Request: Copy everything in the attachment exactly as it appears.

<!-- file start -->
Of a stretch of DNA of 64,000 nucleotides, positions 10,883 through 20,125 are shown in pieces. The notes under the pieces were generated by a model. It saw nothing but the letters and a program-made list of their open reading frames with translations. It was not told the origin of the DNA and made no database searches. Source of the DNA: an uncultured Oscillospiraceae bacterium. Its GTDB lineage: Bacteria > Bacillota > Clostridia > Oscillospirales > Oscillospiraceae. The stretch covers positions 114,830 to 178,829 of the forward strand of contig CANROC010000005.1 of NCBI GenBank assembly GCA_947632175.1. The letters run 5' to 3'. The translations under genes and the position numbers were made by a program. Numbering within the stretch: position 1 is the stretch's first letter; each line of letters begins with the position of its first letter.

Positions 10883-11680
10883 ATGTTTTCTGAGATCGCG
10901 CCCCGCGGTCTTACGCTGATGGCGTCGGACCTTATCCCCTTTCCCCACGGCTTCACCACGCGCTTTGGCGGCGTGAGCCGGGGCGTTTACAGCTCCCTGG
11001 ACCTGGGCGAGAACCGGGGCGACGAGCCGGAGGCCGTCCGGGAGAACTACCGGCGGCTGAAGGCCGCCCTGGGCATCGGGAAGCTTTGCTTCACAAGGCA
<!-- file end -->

Of a stretch of DNA of 64,000 nucleotides, positions 10,883 through 20,125 are shown in pieces. The notes under the pieces were generated by a model. It saw nothing but the letters and a program-made list of their open reading frames with translations. It was not told the origin of the DNA and made no database searches. Source of the DNA: an uncultured Oscillospiraceae bacterium. Its GTDB lineage: Bacteria > Bacillota > Clostridia > Oscillospirales > Oscillospiraceae. The stretch covers positions 114,830 to 178,829 of the forward strand of contig CANROC010000005.1 of NCBI GenBank assembly GCA_947632175.1. The letters run 5' to 3'. The translations under genes and the position numbers were made by a program. Numbering within the stretch: position 1 is the stretch's first letter; each line of letters begins with the position of its first letter.

Positions 10883-11680
10883 ATGTTTTCTGAGATCGCG
10901 CCCCGCGGTCTTACGCTGATGGCGTCGGACCTTATCCCCTTTCCCCACGGCTTCACCACGCGCTTTGGCGGCGTGAGCCGGGGCGTTTACAGCTCCCTGG
11001 ACCTGGGCGAGAACCGGGGCGACGAGCCGGAGGCCGTCCGGGAGAACTACCGGCGGCTGAAGGCCGCCCTGGGCATCGGGAAGCTTTGCTTCACAAGGCA